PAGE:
The Pew Research Center can get you hopping around their website like a videophile seeking the energy nuggets of their computer games. They are the folks who come up with the percentages of the religious in America. How many are atheists? That sort of thing. We have hung our worldview on those numbers.
Haven’t you heard a few statistics being slung around? Perhaps we’ve all slung a few. “95% of Americans believe in God.” “12% of the US population are atheists.”
The Pew even has a website, Pew Forum on Religion and Public Life.
I imagine they catch a lot of criticism–from all sides. If we reflect on how easy it is to misunderstand someone, then extend that through the population of a survey sample, unforseen ambiguity in the questions or the responses can become apparent only too late. I forget the exact number but the results of a survey “determined” that about 20% of the American people were identified as having no affiliation with a religion. The conclusion lept to, however, was that they were all atheists.
On the page, Belief in God, you will find this introduction to another survey:
“Not All Nonbelievers Call Themselves Atheists
According to the U.S. Religious Landscape Survey, conducted by the Pew Research Center’s Forum on Religion & Public Life, 5% of American adults say they do not believe in God or a universal spirit, but only about a quarter (24%) of these nonbelievers actually call themselves atheists.”
Now that would seem to shave our numbers to 1.25% of the adult US population–an exceedingly razor thin number indeed.
From frustrating statistics–that we just can’t live without–I’d like to draw your attention to an article circulating “Atheist clergy in Dutch churches” I found it at Christian Concern, August 6, 2011(not the original source).
Paraphrasing, One in six clergy in the Protestant Church in the Netherlands (PKN) and six other denominations is either an atheist or agnostic. “Klaas Hendrikse, who leads a PKN church wrote a book called Believing in a Non-Existant God which prompted the denomination to consider removing him. However, having found that his views were so widely shared amongst clergy in the denomination they decided not to single him out.” !!! (Exclamation points mine.)
Presumably, they must be pretty certain of their statistics. SO MANY directions to go from here!? Wake up call to the denomination– “OH! So that’s what we believe.” What a position to come out from! Can’t happen here. Although I don’t know a thing about this denomination in the Netherlands. I only know Europe is secularizing faster than we are. These events certainly fit that mold.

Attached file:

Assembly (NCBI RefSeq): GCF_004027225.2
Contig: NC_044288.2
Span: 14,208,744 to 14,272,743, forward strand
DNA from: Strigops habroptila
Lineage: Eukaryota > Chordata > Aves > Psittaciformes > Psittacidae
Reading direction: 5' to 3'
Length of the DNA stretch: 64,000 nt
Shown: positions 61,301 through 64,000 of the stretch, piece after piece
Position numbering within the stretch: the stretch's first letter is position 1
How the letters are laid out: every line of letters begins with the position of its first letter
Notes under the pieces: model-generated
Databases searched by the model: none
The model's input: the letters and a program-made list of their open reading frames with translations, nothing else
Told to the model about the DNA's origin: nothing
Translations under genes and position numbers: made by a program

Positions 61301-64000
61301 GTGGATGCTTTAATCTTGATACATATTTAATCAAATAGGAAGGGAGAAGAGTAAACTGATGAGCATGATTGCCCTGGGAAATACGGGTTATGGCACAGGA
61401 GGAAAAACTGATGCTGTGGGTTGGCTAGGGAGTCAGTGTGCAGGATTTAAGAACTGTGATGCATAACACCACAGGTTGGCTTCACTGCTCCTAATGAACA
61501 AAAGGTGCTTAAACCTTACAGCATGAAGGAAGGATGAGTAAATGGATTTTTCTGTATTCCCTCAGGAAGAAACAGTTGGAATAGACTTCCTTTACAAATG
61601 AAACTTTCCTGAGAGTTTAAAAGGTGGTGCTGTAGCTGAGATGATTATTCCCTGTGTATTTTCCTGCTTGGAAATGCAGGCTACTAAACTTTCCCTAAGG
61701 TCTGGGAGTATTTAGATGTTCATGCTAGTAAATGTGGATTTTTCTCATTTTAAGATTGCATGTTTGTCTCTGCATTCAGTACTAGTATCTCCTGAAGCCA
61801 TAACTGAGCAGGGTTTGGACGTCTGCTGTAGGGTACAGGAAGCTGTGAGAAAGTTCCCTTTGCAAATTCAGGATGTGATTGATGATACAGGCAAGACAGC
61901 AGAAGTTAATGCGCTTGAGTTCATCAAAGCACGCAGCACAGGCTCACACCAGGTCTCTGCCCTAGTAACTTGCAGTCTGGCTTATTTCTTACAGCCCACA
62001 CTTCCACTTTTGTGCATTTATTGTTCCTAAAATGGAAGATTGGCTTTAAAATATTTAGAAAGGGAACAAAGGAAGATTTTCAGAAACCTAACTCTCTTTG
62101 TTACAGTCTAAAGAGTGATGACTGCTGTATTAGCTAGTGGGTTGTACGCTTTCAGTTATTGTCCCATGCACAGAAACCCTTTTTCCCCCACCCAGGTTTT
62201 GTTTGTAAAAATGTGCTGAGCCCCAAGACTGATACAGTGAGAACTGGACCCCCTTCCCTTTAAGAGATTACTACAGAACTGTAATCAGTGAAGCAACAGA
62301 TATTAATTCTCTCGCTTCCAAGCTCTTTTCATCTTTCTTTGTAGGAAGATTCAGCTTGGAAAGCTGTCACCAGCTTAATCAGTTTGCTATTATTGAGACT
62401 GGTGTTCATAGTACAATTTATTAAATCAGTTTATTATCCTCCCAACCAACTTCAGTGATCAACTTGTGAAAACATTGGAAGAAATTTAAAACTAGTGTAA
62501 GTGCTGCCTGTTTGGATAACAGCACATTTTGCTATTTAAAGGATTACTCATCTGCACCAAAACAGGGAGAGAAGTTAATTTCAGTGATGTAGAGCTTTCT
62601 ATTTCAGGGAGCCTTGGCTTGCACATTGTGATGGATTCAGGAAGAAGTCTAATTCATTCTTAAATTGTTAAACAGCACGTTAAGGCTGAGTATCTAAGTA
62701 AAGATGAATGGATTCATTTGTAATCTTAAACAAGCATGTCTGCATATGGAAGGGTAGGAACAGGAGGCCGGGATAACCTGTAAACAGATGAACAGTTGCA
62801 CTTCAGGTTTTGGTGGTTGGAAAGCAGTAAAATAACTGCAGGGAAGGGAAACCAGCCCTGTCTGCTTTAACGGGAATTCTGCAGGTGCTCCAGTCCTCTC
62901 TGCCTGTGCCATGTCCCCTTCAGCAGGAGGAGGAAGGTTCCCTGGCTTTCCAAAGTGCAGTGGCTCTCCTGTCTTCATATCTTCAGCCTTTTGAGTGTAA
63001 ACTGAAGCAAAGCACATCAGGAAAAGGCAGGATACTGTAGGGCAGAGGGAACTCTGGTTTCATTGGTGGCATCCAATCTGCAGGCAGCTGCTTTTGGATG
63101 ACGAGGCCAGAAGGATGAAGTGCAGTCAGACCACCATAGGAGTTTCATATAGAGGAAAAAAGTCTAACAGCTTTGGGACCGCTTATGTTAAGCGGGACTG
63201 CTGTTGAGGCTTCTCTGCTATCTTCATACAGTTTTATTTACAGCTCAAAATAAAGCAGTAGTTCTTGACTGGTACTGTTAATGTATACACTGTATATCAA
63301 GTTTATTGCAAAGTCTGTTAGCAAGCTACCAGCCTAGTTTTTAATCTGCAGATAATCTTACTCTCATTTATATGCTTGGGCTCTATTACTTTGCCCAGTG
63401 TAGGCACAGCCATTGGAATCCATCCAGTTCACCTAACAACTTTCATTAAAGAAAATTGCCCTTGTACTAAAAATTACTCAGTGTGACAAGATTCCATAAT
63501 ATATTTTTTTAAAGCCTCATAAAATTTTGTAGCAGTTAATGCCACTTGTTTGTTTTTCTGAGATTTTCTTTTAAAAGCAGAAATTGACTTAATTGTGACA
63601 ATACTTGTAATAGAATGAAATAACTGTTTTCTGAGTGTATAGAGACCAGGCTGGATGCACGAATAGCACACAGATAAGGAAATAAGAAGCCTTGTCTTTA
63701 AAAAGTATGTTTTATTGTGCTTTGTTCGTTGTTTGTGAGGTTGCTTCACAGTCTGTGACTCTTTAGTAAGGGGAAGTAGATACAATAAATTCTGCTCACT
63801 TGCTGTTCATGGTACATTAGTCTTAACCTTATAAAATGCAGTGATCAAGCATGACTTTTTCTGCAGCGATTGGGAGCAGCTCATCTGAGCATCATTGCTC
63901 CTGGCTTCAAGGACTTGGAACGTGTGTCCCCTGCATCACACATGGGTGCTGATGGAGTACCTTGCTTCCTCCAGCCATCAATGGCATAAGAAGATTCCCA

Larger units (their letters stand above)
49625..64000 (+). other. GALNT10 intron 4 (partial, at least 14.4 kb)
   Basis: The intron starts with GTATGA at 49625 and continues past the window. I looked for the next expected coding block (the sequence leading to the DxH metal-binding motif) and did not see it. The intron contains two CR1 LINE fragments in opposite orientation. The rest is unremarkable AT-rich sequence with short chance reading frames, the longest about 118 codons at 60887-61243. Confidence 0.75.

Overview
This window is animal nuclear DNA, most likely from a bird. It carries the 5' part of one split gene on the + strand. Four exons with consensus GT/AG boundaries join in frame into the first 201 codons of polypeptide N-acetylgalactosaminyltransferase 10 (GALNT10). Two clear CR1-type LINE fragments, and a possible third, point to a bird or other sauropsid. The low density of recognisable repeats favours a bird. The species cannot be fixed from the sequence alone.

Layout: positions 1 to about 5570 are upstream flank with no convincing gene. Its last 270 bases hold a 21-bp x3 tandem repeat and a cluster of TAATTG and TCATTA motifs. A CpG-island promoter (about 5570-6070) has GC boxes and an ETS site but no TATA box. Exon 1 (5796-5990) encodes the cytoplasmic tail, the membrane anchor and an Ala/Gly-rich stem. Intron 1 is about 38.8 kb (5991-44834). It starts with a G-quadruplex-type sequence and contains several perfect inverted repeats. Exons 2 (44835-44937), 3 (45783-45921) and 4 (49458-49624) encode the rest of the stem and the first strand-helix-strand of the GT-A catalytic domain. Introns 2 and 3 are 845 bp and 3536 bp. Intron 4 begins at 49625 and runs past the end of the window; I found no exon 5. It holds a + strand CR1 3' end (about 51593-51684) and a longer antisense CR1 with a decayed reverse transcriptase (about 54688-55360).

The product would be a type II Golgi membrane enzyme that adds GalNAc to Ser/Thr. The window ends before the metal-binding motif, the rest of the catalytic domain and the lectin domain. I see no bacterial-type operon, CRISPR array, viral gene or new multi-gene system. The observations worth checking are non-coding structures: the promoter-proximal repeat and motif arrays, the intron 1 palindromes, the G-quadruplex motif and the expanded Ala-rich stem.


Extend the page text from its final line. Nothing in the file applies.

Along the denominational divides, I’ve attended a Unitarian Universalist church off and on over the years. The churchgoers there think each other are about all atheists. It’s still in the Bible Belt so one doesn’t shout it out. Still, the figurative question, “Are you one, too?” is above a whisper.
Above a Whisper
Still, religion is alive and well(?), at least in the U.S., and it takes some courage to come out atheist. I beleive the thesis has been afloat for a while that those who emigrated to the U.S. for religious freedom brought with them more than their share of the God gene–or some proclivity toward faith. The upshot is that being immersed in our gene pool is as good as being genetically baptized.
Whatever the realities that brought us and religion together, American Chritianity is imbedded in our culture. You can almost hear its background hum. It’s always there. Atheism, humanism, freethought–all need to start a chorus so that we are part of that culture, our culture, and raise our voices until there is a steady hum. Be here now for each other. This is the instant value of communties we create, even if only cyber communities. This counts! It’s immediate. The internet is immediate. Who would have thought So many middle easterners could have organized, even if impromptu, to challenge theocratic or despotic rule? If it can free them, it can free us.